This took HOW long?

an old tag

I haven’t liked my hang tags for a long time. A. Long. Time. I can document 3 years, because that’s when I posted a question on Weavolution in the Professional Weavers group. I’ve tried to remember to look at the tags of other weavers at shows, sometimes forgetting, other times unimpressed with what I saw.

As shown above, my old tags were printed on card stock. Federal law requires that every item is marked with fiber content and care instructions. I had to create tags specifically for every fiber and fiber combo that I used. Invariably I didn’t have the tags I needed when I was preparing for a show and had to make new ones. Then I’d write the size and some kind of title on the tag so that when the item was purchased I might have some clue for my records what it was.

The tags were marginally acceptable on day one, but when the piece got rolled and packed up for the night, the odds that the tag would be wrinkled were high, so it didn’t take long for them to look ratty.

A few months ago I decided I couldn’t wait any longer to upgrade my tags. I talked to a local printer and was pleased that they had a somewhat flexible, durable, non-rippable stock they could print on.

Then I set about designing the new tag. The new stock (called Poli Print) couldn’t be folded well (a good thing) to make a tiny booklet, which was my original vision, so I had to re-design a few times. The tag had to be small enough to look good, have all the information I needed on it for various fibers and care instructions, plus my branding and contact info.

I got them back early this week, and although not perfect, I figure after 3 years they are just fine.

a new tag

I will check the appropriate lines for fiber content and care instructions. I’m betting it won’t be long before I use some fiber that isn’t listed, but I tried to include all the ones I use. Then I’ll still have to hand write the size and title, which I wish I didn’t have to do since I think it detracts from the professional look, but typing that info on small labels (like return address label size) and then sticking them on seems problematic, too, although I may try a few.

People have to be able to see both sides of the tag, so I can’t simply pin them to the piece as I did with the old tags. I spent last night cutting strings for hanging, knotting and trimming, and inserting them in the hole, and got 125 tags done. I cut the strings for another 300 tags, and may do some more knotting, trimming, and inserting tonight. My obsessive nature likes to get things like that done in advance.

Three years — can you believe it?!

Not exactly as planned

hand painted magenta 'snake'

I got those last 2 rayon chenille shawls woven and finished, but I don’t have pix yet, so you’ll see them later. Meanwhile, I did some more hand painting. My goal was a very deep magenta, a pale magenta, and undyed. After a bit of painting I decided to add some yellow to the warp. My quick calculations about where a scarf would end may or may not have been accurate — time will tell. I had a friend helping me, so went back to the process of having the three sections of warp lying next to each other while I painted for more control; that’s why there’s a ‘snake’ of dyed warp. This is silk, and it’s already been steamed and batched overnight at this point.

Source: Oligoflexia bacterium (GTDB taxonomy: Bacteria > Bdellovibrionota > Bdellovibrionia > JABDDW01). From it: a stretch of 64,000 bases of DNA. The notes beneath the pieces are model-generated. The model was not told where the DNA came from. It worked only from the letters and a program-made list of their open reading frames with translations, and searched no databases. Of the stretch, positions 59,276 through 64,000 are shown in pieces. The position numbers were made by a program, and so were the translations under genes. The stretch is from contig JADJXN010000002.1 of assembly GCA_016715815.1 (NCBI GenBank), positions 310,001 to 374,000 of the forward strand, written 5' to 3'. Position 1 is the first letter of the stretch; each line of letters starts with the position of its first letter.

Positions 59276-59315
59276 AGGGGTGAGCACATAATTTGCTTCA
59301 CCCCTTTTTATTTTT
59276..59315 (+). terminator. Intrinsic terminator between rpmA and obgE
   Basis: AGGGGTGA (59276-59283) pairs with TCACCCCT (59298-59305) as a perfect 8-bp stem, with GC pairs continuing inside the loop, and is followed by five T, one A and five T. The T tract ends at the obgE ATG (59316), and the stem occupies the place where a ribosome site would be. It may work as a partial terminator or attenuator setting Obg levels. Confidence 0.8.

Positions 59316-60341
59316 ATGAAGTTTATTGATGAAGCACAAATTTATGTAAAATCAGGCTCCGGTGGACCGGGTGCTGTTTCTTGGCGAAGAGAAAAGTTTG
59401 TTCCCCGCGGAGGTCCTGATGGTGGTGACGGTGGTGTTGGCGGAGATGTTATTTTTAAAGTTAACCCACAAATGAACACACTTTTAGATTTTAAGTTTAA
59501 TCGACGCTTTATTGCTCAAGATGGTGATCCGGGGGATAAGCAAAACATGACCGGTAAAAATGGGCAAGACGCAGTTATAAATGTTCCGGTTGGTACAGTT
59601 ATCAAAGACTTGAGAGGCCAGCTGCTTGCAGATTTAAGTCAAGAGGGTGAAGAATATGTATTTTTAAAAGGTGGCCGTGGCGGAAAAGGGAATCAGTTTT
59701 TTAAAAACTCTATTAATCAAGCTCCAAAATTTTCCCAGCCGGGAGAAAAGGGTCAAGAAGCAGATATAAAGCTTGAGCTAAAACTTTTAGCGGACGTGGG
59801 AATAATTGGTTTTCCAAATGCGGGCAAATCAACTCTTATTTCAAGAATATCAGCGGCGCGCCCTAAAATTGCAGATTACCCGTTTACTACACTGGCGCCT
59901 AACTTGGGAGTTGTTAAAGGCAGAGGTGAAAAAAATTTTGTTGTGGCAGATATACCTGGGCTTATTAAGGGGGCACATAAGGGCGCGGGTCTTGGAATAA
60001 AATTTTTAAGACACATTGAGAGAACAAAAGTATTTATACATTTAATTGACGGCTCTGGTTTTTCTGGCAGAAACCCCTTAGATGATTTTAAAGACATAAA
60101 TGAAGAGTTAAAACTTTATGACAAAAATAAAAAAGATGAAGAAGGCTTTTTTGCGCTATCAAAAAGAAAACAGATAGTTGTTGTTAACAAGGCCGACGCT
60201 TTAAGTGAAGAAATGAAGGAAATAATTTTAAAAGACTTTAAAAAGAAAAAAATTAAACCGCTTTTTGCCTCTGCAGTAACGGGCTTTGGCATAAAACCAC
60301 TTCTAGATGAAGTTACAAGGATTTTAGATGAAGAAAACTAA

After taking all the saran wrap off, which is always a messy endeavor for me, it looked like this. Looking good.

hand painted silk, unwrapped

My process is to then give it a fairly quick rinse, followed by an overnight soak. Here it is after that rinse. I can still see 2 distinct shades of the magenta, so I’m feeling good.

magenta silk, rinsed

Hmmmmmm…after drying, there is very little difference between the dark and light magenta. As a result, my warp will have some fairly long sections of the same color. Not the effect I wanted. Dyeing is still quite an experimental activity for me.

I did keep records of the proportions of dyes I used, and that can inform future efforts. I spoke to my dye teacher and asked about over-painting sections of the warp to achieve my desired effect. She assured me I could do it. I thought about it for a few hours, and decided to leave well enough alone. After all, it was possible I’d end up with something I liked even less.

So I paired it with some narrow stripes of pale, spring green 16/2 cotton and started beaming it. I would have used silk if I’d had anything in colors that spoke to me.

beaming hand painted magenta silk

I figured with less differentiation in the warp, it would allow me to do both a more complex weave pattern and bolder weft colors. We’ll see how that turns out.

Four luscious shawls

into the blue rayon chenille shawl, draped

I am very fortunate that I was not one of the 90,000+ people in Rochester who lost power last week. Both by kids and some friends weren’t so lucky. They were without electricity – and heat – from mid-day Wednesday till about 5PM yesterday. There are still about 8,000 people awaiting their power back, even though crews have been working around the clock in single digit temperatures. And with a winter storm starting tonight, dropping up to 18″ of snow in 24 hours, everyone wants the problem completely solved today. I’m hoping they can do that, and that the snow isn’t heavy enough to cause more damage.

Because I never lost power I have been playing host to my kids and friends periodically. Glad to do it, and to reduce my work output for a while.

into the blue rayon chenille shawl on a rod

I did get all four rayon chenille shawls hemmed and wet finished. One day I got myself set up and took about a million photos of them. I want to get one of the blue and one of the red up on my Etsy page – maybe later today. I will hold one of each back from Etsy for that show in Cazenovia in April. So I posed them in ways I’ve never done before just to add some interest to the pix.